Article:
We did, though, work with a lot of the bigger acts of the day--The Pointer Sisters, Elvin Bishop, Boz Scaggs, Pablo Cruise, etc., but despite their sheer cockiness, I liked opening for the Doobie Brothers; they were just about at the top of their game--plus even then I thought their platform shoes looked ridiculous...It also gave Jerry and Gary, the Fresno Boys, something to crow about in their hometown, plus I think we were reviewed well.


First of all, looking back at the fact that we played with a lot of great bands – Doobie Brothers, Tower of Power, Elvin Bishop, the Pointer Sisters, Boz Scaggs, Ike & Tina Turner, Eric Burdon (loudest band I have ever been around), Pablo Cruise and Huey Lewis (then a singer with the Marin County band Clover), David La Flame, Bo Diddley, and yes, even the Coasters -- is really kind of cool. (It almost even impresses my kids.) The fact that Pablo and Huey opened for us is even more amazing to me.

Despite the Big Guy's feelings, and the conditions he mentions playing behind Chuck Berry (all true), that Sunday in Monterey is still one of the highlights of my life. Not one rehearsal, not not even a hint of a set list. Our only pre-concert instructions were "buy his double album." The day of our show (at the storied Monterey Fairgrounds) I tried to get a set list but he was somewhat pre-occupied with a very good looking young blonde lady -- who for the sake of argument we'll assume was his business manager. Finally twenty minutes after we finished our set, and with the crowd clapping and chanting "Chuck Chuck," he walks out of his dressing room door -- apparently finished with a grueling discussion over potential offshore tax write-offs. He says not a word to us except something to the effect of "Let's go" and we follow him on stage, having no idea of the order of songs, what songs we're actually doing, or the keys we're going to do them in.

He starts playing two repetitive beats of a single chord -- DUNH-duh! DUNH-duh! etc. and gestures for us -- the musicians, Bruce Lopez on base, Rob Birsinger on guitar, Mike Moore on drums, Pete Gordon on sax, and yours truly on piano — to follow him. We do and the next thing you know, we are through one number -- without ever changing the DUNGH-duh riff. Then he swings his guitar neck down for us to stop and he starts an opening lick in a different key. I put my ear to the keys and start hitting some chords and quickly find the answer and stand up and yell to my bandmates -- "he's in E! he's in E!!!" This went on all afternoon — "He's in A!" one song, He's in D flat!" the next — through Sweet Little Sixteen, Memphis, Roll Over Beethoven, Johnny B. Goode, -- which had my legendary (to me, at least) 96 bar solo (thinking I was only going to get the standard 12 bars I gave it everything I had for those 12, and then the next 12 and by bar 48 my right hand was pretty much toast. But I somehow made it through the rest of the show until Chuck invites the crowd on stage -- seemingly 2,000 of his closest personal friends and next thing we know Chuck is nowhere in sight. We wind down the song and get ourselves and our equipment out of there. Not the most professional of endings, but amazingly good fun.

I also liked the Rubinoos – a great band that got some good local publicity, had a whiff of success with a remake of "I Think We're Alone Now," but never really got over the “made it” hump . They had good harmonies , a good sound, and a sense of humor – I just liked them. Some internet spelunking shows they are back together and some of the members sued and settled with Avril Lavigne over similarities between their song "Girlfriend" and her song "I Want to Be Your Boyfriend." The two sides settled -- that’s one way of actually making money in the music business.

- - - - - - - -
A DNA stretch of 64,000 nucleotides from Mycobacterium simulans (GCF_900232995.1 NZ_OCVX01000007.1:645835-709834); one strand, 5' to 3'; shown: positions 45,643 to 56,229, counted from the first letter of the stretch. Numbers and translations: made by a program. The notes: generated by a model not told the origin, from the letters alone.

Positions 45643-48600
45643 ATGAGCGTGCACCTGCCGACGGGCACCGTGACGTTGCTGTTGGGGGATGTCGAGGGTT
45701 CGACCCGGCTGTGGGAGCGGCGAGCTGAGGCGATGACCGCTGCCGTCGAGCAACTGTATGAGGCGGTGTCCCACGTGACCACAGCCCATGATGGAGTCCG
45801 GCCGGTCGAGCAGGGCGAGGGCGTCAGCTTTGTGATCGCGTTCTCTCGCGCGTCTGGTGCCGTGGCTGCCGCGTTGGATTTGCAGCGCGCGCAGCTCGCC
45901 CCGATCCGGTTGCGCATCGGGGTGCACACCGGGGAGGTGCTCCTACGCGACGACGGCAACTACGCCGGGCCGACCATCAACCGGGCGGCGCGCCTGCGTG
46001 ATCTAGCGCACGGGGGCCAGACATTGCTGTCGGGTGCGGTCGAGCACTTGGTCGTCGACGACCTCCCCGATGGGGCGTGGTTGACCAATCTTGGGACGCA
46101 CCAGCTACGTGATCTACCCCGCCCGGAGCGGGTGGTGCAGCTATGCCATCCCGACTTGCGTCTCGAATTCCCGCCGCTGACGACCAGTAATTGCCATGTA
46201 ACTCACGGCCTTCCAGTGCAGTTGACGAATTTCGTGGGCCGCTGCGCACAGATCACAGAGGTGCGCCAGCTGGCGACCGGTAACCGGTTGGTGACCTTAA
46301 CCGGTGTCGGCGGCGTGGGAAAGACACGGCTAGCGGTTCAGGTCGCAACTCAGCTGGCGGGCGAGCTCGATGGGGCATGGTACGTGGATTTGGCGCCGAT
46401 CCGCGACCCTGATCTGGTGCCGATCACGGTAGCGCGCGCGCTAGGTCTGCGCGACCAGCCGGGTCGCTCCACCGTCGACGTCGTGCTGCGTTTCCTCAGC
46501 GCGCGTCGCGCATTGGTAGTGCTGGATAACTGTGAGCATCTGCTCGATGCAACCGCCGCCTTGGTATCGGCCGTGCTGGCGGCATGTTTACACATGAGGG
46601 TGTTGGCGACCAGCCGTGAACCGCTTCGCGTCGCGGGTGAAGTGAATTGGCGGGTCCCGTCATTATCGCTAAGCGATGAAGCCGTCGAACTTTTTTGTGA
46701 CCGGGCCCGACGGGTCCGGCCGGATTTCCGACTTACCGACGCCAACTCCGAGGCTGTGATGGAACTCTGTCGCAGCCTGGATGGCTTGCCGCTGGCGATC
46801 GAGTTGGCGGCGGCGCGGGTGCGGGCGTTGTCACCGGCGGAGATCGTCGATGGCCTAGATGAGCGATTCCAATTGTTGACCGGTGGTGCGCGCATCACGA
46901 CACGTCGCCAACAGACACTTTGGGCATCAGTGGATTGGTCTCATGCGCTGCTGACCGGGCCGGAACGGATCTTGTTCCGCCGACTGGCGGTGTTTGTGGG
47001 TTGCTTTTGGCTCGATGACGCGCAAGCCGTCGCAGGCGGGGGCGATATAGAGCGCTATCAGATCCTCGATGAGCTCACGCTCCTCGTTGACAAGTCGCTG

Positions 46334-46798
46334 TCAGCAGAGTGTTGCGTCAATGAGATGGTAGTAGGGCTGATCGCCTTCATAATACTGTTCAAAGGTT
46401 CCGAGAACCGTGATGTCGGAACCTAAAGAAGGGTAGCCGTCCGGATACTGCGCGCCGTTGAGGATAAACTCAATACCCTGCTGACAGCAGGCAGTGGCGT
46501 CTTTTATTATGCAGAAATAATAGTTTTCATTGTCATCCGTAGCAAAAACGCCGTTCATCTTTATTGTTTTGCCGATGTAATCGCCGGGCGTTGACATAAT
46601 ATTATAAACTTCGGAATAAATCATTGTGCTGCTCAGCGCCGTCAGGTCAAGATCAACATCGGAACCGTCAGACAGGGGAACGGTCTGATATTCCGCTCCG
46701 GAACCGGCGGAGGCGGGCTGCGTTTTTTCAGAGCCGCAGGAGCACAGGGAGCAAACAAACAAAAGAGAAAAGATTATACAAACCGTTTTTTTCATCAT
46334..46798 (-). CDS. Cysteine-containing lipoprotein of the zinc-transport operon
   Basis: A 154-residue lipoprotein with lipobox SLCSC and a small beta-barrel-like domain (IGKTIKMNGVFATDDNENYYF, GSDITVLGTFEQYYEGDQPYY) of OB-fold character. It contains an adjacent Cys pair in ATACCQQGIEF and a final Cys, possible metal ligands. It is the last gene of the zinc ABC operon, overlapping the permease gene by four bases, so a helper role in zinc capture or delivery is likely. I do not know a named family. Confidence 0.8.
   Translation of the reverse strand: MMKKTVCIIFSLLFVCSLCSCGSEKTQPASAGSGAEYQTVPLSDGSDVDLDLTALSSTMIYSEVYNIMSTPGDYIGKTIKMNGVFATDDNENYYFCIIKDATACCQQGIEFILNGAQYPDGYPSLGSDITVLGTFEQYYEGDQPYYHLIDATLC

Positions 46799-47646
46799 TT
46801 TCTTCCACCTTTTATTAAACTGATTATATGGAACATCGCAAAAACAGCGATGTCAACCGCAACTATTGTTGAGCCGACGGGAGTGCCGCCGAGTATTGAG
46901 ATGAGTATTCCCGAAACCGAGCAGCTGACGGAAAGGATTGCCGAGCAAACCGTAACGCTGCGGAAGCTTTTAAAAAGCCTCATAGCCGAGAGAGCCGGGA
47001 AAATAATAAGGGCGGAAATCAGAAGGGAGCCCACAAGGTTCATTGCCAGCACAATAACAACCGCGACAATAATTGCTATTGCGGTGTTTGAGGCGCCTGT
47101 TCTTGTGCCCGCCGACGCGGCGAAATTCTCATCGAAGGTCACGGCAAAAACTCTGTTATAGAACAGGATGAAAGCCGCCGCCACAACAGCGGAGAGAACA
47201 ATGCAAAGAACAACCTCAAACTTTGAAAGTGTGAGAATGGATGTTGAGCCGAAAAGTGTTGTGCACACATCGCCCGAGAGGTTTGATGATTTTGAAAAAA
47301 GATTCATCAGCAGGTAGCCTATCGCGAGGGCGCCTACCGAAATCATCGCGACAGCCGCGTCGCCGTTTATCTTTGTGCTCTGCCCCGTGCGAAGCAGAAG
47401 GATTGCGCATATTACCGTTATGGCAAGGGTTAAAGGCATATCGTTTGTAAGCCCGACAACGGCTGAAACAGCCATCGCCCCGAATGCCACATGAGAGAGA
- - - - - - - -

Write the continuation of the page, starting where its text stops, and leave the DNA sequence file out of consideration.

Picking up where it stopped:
But like Gary, when talking favorites I’m a Commander Cody kind of guy as well. Gary’s right about their albums not really capturing their on-stage energy. Their music – Bob Wills meets Woodstock -- was incredibly tight, economic and somehow amazingly energetic. We first played with them in Modesto -- which Al Golub (a photographer then working for the Modesto Bee) caught on film and shots from those shows (and photos of many other bands as well) can be seen at his Golub Photography website. (if you want to see a much skinnier, younger version of the Glass Packs here’s one way to do it.)

The Commander himself, George Frayne, is still playing in the upstate New York area – near where former Cody lead guitarist John Tichy is now Chair of Aeronautical Engineering (Rocket Science) and Mechanical Engineering at Renssalaer Polytechnic Institute in upstate, New York.

In general, most of the clubs were fun -- okay, maybe King Richard's wasn't on some nights. I even have fond memories of the Odyssey Room in Sunnyvale, the Oaks in Sacramento, the Playboy Club in Chicago (with a young starting-out Barry Manilow in the same hotel as us), the Marco Polo in North Miami Beach, and all the Canadian clubs - the Cave, the Cave (although it had changed its name by then) in Winnipeg, the Red Lion Inn in Saskatoon (home of the famous hand-in-the deep fryer, and me singing "Never Can Say Goodbye" -- each a real tragedy in its own way), the Big Guy DJing the dance set in his lime green leisure suit in Indianapolis, and the club in Thunder Bay where the Big Guy popped his achilles tendon during a game of 4am basketball at the local YMCA. I mean, how can you not have good memories about playing the Holiday Inn in Greenville, South Carolina or the Prime Time in Rome, Georgia -- where the lights of the Big Fella sign pop on, illuminating some drunk good ol' boys who are ready to fire silver bullets at us -- I guess their girl friends were paying more attention to us than the boys' missing teeth.

Lots of good memories from the old "on the road" days, but I think if we had many more, we likely might have killed ourselves in the process.




  © 2008 Butch Whacks & the Glass Packs